We were intermittently connected to the internet for most of this period. There was of course no Wi-Fi on the train, but 3G updated periodically. Overnight we saw the news that Ukraine had hit Sevastopol again, severely damaging a Ropucha amphibious assault ship and a Kilo class submarine. This, of course, immediately brought to mind Elon Musk’s recent claim that he had saved Ukraine from nuclear retaliation by preventing at attack on the Russian fleet at anchor. Elon is an awfully deluded man, but Putin has responded to such attacks in the past with a barrage of drones and cruise missiles, so best to be aware from this point forward. I had not at that time downloaded the Ukrainian Air Alert app, on which Mark Hamill warns of attacks with a variety of Star Wars themed one-liners. Try it sometime, but note that it absolutely will break through the silent setting on your phone.
We met our guide soon after the train arrived. He’s an American who’s lived in Ukraine for several years and has a close knowledge of several of its cities. At this point I had been wearing the same clothes for close to 48 hours, so my first concern was a shower, so we headed immediately for the hotel. It reminded me of the hotel I stayed at in Seoul, although it was, if anything, more swanky. It did not seem that very many of the other rooms were occupied. I was on the 10th floor, which was obviously a touch worrisome given the potential missile and drone attack, but on the other hand it could have offered a wonderful vantage for the Patriot interceptions. As it happened, I wouldn’t see either. In better times, it feels like the hotel was designed for nothing so much as uniting wealthy visitors with high class Ukrainian prostitutes. I get the sense that this sort of thing still happens (war and prostitution go hand in hand, after all) but not to the extent it did during peacetime.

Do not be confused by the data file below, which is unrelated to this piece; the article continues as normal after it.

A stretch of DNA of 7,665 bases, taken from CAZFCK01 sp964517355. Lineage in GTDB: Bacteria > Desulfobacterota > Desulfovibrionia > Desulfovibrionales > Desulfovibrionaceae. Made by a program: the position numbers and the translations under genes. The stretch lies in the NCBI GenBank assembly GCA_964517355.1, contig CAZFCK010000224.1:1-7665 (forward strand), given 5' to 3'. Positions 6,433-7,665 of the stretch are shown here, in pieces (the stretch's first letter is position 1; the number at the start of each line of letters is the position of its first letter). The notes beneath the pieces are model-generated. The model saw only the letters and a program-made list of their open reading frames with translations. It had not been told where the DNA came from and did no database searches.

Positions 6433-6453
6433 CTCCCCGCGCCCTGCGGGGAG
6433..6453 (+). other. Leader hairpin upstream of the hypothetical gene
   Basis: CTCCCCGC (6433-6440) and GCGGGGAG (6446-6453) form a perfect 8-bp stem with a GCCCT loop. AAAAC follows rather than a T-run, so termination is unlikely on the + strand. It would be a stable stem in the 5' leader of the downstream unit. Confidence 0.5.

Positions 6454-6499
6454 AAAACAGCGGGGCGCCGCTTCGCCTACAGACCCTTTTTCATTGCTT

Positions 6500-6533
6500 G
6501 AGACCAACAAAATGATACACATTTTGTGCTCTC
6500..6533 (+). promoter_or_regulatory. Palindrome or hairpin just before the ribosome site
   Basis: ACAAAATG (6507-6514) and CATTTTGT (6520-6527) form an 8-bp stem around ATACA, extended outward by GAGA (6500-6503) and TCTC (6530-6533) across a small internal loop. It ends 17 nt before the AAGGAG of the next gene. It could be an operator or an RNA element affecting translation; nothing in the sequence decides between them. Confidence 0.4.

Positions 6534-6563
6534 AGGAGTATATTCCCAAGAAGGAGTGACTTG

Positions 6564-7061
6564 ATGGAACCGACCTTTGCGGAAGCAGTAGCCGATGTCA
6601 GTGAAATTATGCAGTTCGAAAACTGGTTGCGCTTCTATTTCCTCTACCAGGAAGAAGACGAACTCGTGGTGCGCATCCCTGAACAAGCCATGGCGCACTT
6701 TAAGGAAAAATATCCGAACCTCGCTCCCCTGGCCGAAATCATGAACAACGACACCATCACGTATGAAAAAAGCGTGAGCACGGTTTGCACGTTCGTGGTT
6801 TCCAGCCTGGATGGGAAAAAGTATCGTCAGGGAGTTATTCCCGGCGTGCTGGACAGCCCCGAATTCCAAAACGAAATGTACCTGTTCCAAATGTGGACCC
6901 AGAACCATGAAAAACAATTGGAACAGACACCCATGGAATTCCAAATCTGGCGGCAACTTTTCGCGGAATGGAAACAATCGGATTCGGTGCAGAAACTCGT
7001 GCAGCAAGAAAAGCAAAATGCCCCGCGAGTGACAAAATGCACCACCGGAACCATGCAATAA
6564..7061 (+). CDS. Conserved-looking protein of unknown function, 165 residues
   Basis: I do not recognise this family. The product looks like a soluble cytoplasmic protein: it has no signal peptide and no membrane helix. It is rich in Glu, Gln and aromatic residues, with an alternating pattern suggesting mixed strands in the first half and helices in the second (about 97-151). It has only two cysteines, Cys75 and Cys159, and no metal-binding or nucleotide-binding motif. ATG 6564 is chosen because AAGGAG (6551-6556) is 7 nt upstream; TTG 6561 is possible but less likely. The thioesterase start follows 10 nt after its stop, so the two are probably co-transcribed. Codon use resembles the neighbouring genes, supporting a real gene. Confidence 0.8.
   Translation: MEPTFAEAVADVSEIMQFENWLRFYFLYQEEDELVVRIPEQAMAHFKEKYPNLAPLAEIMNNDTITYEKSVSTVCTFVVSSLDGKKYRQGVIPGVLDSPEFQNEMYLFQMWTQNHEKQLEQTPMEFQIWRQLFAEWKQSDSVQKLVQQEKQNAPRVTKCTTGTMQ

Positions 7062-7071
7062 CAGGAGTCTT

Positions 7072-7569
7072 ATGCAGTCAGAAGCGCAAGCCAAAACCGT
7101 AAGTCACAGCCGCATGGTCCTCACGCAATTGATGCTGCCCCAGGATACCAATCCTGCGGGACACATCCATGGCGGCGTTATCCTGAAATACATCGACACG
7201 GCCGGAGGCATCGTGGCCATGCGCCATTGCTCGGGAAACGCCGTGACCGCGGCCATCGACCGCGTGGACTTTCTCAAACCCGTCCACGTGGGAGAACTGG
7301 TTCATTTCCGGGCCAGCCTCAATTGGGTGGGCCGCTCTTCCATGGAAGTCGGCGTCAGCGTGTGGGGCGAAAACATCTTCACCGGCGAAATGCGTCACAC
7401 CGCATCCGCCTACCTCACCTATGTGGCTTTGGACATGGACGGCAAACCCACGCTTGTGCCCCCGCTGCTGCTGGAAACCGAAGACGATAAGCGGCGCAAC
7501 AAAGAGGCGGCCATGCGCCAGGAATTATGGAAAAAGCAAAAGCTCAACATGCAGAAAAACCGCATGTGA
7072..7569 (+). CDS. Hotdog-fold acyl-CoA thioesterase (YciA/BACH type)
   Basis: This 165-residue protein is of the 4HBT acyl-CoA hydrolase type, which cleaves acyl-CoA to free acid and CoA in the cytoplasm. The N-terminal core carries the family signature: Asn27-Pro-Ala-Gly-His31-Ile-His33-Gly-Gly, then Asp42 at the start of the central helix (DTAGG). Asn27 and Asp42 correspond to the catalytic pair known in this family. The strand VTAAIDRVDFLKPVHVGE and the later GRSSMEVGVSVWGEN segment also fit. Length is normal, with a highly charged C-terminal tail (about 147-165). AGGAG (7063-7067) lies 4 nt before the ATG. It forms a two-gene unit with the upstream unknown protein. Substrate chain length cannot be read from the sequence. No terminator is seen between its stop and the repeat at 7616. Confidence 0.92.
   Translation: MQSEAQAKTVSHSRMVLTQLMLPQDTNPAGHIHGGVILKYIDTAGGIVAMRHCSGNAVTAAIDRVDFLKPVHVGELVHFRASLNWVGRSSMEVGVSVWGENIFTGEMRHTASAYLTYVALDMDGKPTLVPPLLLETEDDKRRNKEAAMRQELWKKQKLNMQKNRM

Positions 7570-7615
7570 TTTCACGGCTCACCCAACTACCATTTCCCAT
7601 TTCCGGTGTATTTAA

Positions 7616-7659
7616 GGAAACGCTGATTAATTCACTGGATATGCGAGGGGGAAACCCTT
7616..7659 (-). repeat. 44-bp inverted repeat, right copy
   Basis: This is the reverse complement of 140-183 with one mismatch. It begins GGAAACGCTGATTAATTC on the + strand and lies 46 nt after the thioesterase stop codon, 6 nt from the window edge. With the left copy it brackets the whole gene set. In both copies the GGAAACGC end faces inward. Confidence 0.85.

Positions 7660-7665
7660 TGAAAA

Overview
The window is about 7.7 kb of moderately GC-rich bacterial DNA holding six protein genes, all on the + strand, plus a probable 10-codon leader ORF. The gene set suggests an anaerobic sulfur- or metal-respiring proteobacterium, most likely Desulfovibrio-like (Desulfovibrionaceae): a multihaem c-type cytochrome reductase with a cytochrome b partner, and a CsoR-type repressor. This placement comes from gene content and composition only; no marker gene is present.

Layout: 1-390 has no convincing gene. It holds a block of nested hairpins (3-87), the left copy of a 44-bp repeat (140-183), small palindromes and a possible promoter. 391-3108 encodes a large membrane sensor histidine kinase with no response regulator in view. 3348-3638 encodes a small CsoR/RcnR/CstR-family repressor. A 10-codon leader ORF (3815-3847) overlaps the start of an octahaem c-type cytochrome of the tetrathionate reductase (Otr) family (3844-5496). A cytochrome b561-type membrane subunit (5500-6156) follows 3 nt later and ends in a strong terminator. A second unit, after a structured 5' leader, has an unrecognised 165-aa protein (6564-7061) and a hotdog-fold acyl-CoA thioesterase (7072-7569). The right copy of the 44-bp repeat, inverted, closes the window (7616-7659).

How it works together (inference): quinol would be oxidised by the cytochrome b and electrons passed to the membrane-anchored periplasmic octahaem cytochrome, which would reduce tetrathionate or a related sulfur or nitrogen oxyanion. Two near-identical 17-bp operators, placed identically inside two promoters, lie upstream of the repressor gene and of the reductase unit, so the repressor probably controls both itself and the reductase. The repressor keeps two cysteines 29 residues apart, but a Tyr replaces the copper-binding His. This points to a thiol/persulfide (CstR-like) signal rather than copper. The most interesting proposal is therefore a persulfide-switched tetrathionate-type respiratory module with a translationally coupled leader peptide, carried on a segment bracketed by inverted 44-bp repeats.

After freshening up we walked to Maidan shortly before dinner. The field of flags, each dedicated to a single Ukrainian soldier who has died during this war, moved but did not surprise me. The magnitude of the monument did, however. It’s difficult to understand 2014 without having a grip on the physical geography of the square, its bowl shape and massive central pillar. The streets of Kyiv were alive with activity, including a great many posters, flags, vendor stalls, and armed forces recruitment stations. Men and women in fatigues carrying automatic rifles were a common but not overwhelming sight. Much as with Warsaw, I found Kyiv to be a much younger city than what I had expected. We ate (not for the last time) at Puzata Hata, the local Ukrainian fast food establishment that specializes in a variety of Ukrainian dishes.
And then I slept. If a missile had exploded outside my window I very much doubt I would have noticed.